Canadians will see a "fundamentally different approach to the economy," when the Liberal government unveils its 2016 budget next week, says Francois-Philippe Champagne, the parliamentary secretary to the minister of finance.

"This (budget) is one of investing in Canadians, investing in growth, investing in families," Champagne told CTV's Question Period. "We want to grow the economy for long term, sustainable growth. That's what Canadians want."

The budget, which will be tabled on Tuesday, is expected to address a wide array of Liberal promises and priorities, from increased infrastructure spending to affordable housing.

The party campaigned on a platform that pledged to take on federal deficit in order to increase spending in some areas. But amid low oil prices, a faltering loonie, and competing requests for funding, the projected deficit has ballooned.

Analysts project Tuesday's budget will see a deficit in the tens of billions, and Finance Minister Bill Morneau pinned the number at $18.4 billion at the end of last month.

The growing shortfall has drawn intense criticism from the Conservative opposition.

"The Liberals have a fundamentally backwards approach," Conservative House Leader Andrew Scheer told CTV's Question Period. "If spending money for the sake of spending money would stimulate the economy then there wouldn't have been crises in Greece and Europe."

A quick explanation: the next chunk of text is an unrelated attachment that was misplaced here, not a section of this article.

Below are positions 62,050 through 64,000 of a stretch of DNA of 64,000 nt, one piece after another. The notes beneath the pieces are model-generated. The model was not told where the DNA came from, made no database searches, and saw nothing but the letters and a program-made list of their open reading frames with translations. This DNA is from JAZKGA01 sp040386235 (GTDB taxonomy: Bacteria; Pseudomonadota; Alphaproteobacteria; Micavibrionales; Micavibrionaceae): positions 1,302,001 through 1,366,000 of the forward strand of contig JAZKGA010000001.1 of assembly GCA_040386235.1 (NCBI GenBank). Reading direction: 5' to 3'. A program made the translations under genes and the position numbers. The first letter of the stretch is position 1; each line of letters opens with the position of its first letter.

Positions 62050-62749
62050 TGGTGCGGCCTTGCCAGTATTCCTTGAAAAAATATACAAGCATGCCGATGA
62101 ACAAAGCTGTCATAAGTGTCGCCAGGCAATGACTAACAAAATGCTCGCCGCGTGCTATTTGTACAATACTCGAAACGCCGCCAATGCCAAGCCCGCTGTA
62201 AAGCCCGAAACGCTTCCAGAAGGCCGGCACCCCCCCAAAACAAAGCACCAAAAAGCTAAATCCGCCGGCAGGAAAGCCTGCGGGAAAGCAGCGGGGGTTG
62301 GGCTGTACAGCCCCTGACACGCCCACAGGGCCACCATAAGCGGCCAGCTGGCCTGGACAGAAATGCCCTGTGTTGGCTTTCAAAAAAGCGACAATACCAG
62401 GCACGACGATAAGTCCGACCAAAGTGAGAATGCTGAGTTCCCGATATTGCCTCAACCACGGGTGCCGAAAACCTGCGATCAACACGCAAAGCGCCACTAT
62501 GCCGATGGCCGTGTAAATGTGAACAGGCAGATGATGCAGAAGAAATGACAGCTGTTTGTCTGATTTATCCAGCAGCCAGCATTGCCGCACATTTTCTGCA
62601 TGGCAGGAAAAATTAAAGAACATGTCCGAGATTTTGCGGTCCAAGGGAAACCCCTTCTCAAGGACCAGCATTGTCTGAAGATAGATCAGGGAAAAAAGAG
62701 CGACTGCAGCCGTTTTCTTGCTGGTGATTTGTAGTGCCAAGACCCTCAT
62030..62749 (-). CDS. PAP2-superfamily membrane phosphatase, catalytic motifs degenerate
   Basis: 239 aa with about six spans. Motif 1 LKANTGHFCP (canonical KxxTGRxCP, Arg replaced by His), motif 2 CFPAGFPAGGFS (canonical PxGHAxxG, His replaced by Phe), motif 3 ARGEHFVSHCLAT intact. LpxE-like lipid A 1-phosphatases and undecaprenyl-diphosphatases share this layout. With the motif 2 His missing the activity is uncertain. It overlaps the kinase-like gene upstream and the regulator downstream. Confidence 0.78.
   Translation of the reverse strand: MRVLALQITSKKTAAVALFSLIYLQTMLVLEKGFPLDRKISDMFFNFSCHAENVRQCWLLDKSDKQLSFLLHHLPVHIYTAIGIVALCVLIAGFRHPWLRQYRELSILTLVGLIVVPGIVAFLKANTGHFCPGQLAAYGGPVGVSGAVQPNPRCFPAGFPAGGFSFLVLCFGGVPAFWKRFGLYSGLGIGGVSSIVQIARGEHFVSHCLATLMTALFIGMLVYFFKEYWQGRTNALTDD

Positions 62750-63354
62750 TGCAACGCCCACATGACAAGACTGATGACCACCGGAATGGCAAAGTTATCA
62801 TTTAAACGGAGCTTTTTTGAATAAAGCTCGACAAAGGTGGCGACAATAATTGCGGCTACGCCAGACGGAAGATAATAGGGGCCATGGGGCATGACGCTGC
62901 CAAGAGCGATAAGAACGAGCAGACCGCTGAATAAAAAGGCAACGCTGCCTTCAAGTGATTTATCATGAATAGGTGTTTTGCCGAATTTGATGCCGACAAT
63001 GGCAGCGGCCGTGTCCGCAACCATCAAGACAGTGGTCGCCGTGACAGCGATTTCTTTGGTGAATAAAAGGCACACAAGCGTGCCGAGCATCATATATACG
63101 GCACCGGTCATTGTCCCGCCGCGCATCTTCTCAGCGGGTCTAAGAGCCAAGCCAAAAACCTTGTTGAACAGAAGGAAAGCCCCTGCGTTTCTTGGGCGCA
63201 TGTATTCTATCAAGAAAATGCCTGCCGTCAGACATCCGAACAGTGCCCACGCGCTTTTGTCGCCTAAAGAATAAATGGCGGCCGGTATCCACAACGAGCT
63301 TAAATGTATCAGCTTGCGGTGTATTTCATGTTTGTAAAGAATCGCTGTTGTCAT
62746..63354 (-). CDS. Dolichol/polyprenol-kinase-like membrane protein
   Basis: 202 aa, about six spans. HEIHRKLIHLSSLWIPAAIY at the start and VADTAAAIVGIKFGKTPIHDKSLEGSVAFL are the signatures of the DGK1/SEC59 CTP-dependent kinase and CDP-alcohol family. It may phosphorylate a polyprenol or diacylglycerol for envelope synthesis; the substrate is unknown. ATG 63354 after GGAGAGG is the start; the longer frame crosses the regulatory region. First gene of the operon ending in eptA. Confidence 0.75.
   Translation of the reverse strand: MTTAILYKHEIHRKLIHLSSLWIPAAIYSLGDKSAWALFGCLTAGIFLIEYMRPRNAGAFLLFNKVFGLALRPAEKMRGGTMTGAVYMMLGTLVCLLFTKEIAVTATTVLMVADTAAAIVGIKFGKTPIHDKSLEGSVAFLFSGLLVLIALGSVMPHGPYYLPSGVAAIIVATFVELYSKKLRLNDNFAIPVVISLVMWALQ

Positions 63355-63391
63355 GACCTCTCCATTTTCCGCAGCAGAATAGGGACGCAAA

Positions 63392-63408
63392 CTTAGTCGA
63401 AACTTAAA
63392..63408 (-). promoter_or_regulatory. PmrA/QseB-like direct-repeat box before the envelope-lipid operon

Scheer accused the Liberals of treating the "symptoms," rather than the causes of Canada's economic woes.

"They're ignoring private sector solutions, and thinking that government spending can solve all these problems," he said.

Scheer touted the previous Conservative government's economic record, and said the Liberals need to focus more on promoting private sector projects such as pipelines or the proposed Toronto Island Airport expansion.

But Champagne defended his government's approach.

"If the Conservatives were in power today … you would see cuts and cuts to balance the budget at all costs," he said. "Our priority is about growth."

Helping the 'people who really need it'

Meanwhile, NDP Deputy House Leader Matthew Dube said his party hopes the upcoming budget will do more to address Canada' growing inequality.

"It's already something we've seen as a problem," he said.

Dube commended the Liberals for cancelling plans to raise the age of eligibility for Old Age Security benefits to 67, but implored the government to place a greater focus specifically on "our poorest seniors."

He also called on the Liberals to address access to Employment Insurance, and to provide a clear plan for how increased infrastructure spending will work.

"It's one thing to throw money at a problem," Dube said. "But … what kind of criteria will be in place? Will they … allow the money to flow to the communities that need it? That's going to be really important to see."